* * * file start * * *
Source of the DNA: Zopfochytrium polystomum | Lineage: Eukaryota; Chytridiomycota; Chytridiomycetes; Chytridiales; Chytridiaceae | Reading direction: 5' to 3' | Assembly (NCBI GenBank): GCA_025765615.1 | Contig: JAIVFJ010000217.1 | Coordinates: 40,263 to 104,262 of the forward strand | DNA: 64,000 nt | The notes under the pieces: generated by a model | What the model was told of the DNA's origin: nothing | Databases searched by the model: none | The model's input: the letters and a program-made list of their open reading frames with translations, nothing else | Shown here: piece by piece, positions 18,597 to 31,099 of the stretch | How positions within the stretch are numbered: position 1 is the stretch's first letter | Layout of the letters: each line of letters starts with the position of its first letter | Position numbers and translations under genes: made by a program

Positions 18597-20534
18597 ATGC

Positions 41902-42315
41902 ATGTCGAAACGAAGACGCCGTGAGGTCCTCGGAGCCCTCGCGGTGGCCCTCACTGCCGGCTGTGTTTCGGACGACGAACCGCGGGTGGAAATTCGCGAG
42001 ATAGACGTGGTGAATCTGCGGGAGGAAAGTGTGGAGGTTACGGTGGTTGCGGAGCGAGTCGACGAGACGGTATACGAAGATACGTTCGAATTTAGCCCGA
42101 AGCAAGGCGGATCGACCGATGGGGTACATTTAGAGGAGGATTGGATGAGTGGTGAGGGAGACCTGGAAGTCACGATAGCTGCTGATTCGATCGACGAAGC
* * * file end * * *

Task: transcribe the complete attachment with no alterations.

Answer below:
Source of the DNA: Zopfochytrium polystomum | Lineage: Eukaryota; Chytridiomycota; Chytridiomycetes; Chytridiales; Chytridiaceae | Reading direction: 5' to 3' | Assembly (NCBI GenBank): GCA_025765615.1 | Contig: JAIVFJ010000217.1 | Coordinates: 40,263 to 104,262 of the forward strand | DNA: 64,000 nt | The notes under the pieces: generated by a model | What the model was told of the DNA's origin: nothing | Databases searched by the model: none | The model's input: the letters and a program-made list of their open reading frames with translations, nothing else | Shown here: piece by piece, positions 18,597 to 31,099 of the stretch | How positions within the stretch are numbered: position 1 is the stretch's first letter | Layout of the letters: each line of letters starts with the position of its first letter | Position numbers and translations under genes: made by a program

Positions 18597-20534
18597 ATGC

Positions 41902-42315
41902 ATGTCGAAACGAAGACGCCGTGAGGTCCTCGGAGCCCTCGCGGTGGCCCTCACTGCCGGCTGTGTTTCGGACGACGAACCGCGGGTGGAAATTCGCGAG
42001 ATAGACGTGGTGAATCTGCGGGAGGAAAGTGTGGAGGTTACGGTGGTTGCGGAGCGAGTCGACGAGACGGTATACGAAGATACGTTCGAATTTAGCCCGA
42101 AGCAAGGCGGATCGACCGATGGGGTACATTTAGAGGAGGATTGGATGAGTGGTGAGGGAGACCTGGAAGTCACGATAGCTGCTGATTCGATCGACGAAGC